Just a day after Lloyd’s of London announced a plan it said would address allegations of sexual harassment made in an article by Bloomberg, the topic has been raised again in a fiery manner.
During the Q&A portion of a press briefing for Lloyd’s 2018 results, chief financial officer John Parry was questioned by journalists about the Bloomberg story and if there was a culture of harassment towards women at Lloyd’s.
The story, based on the accounts of 18 women, included descriptions of the historic institution as a “meat market”, as well as telling tales of how women were referred to as “box bitches” and ranked between 1-10 on their looks.
Even more worrying in the story were reports of sexual assault, with women claiming they were not able to make complaints about what happened to them.
Following the presentation from Parry on the results, in which Lloyd’s announced a loss of £1 billion, questions quickly pivoted away from the numbers to the organisation’s culture.
In response to questions Parry claimed, contradictory to the Bloomberg story, that Lloyd’s had “taken the lead” on taking a stand against the bad behaviour in recent years.
“The first thing to say is that we take that incredible seriously, and we say, and we have said again this week, that there is no place at Lloyd’s whatsoever for inappropriate behaviour of any type,” the CFO said.
“I say Lloyd’s has taken the lead on some of this over the last few years. But clearly from what we’ve been reading, what we’ve been hearing over the last few days there’s still some appalling behaviour in the market that we need to stamp out.”
Parry did acknowledge that Lloyd’s needs to do more, and that there was an action plan that had been agreed to by the Lloyd’s Board and Council.
“One of the things that has become clear from the press and from individual conversations that various people here have had is that we’ve got to get better at creating safe spaces for people to report,” he said. “So, we are setting up an independent mechanism - that could be phone, that could be web, that could be something else, where people can report those incidences.”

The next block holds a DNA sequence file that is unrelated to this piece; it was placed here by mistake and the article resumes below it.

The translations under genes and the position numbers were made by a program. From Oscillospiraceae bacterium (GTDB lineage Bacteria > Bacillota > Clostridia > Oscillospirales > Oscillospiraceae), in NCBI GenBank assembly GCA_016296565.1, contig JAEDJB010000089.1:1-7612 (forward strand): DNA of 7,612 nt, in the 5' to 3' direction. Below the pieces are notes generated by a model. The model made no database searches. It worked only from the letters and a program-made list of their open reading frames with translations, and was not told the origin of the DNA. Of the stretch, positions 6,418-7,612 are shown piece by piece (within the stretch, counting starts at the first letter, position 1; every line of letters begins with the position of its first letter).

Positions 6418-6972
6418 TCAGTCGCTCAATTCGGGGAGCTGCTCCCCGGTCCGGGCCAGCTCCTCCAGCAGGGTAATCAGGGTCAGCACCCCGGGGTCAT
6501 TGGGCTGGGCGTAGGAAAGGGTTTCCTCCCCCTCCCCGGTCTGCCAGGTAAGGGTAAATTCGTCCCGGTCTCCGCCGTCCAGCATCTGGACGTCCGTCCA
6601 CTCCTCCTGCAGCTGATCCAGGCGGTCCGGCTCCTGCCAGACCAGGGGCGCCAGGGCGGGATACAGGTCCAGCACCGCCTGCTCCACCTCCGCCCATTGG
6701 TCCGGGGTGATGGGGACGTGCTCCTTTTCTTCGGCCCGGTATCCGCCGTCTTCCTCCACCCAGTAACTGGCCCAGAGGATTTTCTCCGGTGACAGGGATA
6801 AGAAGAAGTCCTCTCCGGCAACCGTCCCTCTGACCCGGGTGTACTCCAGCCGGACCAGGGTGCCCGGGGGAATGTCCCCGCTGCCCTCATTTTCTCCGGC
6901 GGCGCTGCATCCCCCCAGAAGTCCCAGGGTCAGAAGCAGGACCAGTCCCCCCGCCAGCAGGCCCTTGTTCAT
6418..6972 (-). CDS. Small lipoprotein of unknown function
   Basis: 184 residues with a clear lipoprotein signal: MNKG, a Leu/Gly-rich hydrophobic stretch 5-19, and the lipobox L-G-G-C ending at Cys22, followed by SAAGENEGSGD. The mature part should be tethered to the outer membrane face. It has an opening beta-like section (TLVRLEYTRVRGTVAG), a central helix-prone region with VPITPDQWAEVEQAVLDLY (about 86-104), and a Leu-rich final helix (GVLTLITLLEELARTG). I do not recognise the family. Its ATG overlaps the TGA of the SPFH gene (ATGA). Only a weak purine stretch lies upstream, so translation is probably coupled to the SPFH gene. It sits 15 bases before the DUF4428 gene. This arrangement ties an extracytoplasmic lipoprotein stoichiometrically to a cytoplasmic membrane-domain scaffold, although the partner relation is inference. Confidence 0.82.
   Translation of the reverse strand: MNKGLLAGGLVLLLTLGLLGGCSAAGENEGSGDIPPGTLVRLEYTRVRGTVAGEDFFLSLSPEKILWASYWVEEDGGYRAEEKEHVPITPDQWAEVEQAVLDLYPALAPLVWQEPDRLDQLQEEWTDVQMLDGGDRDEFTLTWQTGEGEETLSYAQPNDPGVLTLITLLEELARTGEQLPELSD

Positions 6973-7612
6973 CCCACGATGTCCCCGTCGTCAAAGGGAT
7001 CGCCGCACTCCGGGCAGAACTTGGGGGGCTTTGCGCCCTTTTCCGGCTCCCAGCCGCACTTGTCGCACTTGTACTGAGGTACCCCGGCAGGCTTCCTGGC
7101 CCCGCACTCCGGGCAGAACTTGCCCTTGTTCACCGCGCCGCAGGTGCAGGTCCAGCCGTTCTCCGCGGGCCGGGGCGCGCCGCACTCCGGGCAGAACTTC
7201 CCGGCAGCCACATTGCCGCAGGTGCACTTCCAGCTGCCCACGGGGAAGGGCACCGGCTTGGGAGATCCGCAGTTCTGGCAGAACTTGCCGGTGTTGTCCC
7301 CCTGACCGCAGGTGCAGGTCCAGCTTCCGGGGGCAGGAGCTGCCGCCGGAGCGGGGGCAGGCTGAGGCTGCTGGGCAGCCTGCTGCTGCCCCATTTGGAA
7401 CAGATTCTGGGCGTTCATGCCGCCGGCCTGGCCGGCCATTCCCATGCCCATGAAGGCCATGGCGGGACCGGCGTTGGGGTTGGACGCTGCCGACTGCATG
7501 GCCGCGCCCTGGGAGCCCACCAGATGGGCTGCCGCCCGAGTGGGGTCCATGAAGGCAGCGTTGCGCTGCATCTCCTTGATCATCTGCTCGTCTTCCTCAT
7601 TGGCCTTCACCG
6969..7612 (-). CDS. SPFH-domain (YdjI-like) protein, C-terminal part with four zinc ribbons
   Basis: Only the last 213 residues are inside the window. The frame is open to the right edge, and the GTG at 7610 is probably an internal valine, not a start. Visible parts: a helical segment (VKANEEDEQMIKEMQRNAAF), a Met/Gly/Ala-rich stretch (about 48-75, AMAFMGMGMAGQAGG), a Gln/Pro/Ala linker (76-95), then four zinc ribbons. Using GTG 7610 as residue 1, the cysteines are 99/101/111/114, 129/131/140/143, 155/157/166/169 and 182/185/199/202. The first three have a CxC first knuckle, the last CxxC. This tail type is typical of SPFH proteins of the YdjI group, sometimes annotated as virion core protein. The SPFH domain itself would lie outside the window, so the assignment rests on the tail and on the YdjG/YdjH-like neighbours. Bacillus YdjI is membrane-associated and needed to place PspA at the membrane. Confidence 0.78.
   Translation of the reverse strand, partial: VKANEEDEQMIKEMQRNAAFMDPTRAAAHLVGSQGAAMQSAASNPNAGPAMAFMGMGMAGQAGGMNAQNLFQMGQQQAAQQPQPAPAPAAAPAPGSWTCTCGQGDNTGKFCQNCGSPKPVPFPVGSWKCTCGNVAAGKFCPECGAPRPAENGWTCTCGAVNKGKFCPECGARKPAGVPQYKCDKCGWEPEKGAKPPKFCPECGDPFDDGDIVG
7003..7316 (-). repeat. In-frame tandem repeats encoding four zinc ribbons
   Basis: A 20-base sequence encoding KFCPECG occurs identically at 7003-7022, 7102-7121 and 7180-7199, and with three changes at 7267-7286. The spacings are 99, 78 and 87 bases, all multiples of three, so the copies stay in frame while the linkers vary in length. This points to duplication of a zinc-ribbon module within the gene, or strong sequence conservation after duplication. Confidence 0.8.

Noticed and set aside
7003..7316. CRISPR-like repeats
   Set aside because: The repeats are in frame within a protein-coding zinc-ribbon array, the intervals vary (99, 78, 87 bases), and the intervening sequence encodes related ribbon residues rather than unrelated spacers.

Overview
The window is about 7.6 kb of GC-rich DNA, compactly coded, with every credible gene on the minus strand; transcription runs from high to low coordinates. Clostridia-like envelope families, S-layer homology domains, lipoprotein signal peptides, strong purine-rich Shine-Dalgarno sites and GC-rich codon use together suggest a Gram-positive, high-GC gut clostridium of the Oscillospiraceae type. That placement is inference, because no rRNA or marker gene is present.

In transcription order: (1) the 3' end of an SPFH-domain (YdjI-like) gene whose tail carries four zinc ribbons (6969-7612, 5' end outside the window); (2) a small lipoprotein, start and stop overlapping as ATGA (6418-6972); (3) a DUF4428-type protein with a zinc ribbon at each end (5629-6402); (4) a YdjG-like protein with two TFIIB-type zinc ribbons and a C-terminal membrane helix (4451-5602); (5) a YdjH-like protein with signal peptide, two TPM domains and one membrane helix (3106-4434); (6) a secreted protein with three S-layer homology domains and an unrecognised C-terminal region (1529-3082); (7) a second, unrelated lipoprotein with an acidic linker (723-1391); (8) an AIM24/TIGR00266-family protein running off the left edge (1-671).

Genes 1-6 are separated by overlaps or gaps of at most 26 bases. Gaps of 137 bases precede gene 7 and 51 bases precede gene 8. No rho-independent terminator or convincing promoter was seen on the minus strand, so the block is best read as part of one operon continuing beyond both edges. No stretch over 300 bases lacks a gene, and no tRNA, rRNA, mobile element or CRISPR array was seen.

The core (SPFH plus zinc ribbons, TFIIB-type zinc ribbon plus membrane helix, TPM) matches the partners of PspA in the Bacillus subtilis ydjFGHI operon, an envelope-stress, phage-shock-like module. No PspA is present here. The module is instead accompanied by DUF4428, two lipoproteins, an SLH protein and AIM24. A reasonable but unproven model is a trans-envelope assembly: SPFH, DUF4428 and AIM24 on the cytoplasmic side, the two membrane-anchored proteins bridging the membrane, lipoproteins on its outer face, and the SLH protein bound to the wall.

Bloomberg had previously said that the mechanism was going to be an independent whistleblower hotline.
Parry also stressed that there would be consequences for anyone going forward, regardless of where they work.
“We’re also being very clear that anybody who is found to have a case to answer should and will face sanctions from their own company, but on top of that they will face sanctions from Lloyd’s,” he explained.
“And those sanctions could be anything from a fine to a temporary or lifetime ban from the underwriting room.”
When questioned on how many people had previously faced sanctions for inappropriate behaviour, no specific answer could be given by Lloyd’s. “I can’t tell you,” Parry said.
When pushed, Parry said that he was prepared to discuss the issue in private, but would not give answers to the press. The head of communications for Lloyd’s also stepped in to say the company would not be discussing individual cases.
“We’ve given you the answer you’re going to get,” Parry said. “We’re not evading the question, we’re saying that every instance we’ve become aware of we’ve taken appropriate action and we will continue to do that.”
The theme of the exchange can be summed up by an earlier statement by Parry.
“There are some individual things we’re doing as well, but under the umbrella we’re attacking this with very strong statements that this is not acceptable,” he said.
Now it may be suggested, it’s time for the strong statements to be backed with strong actions.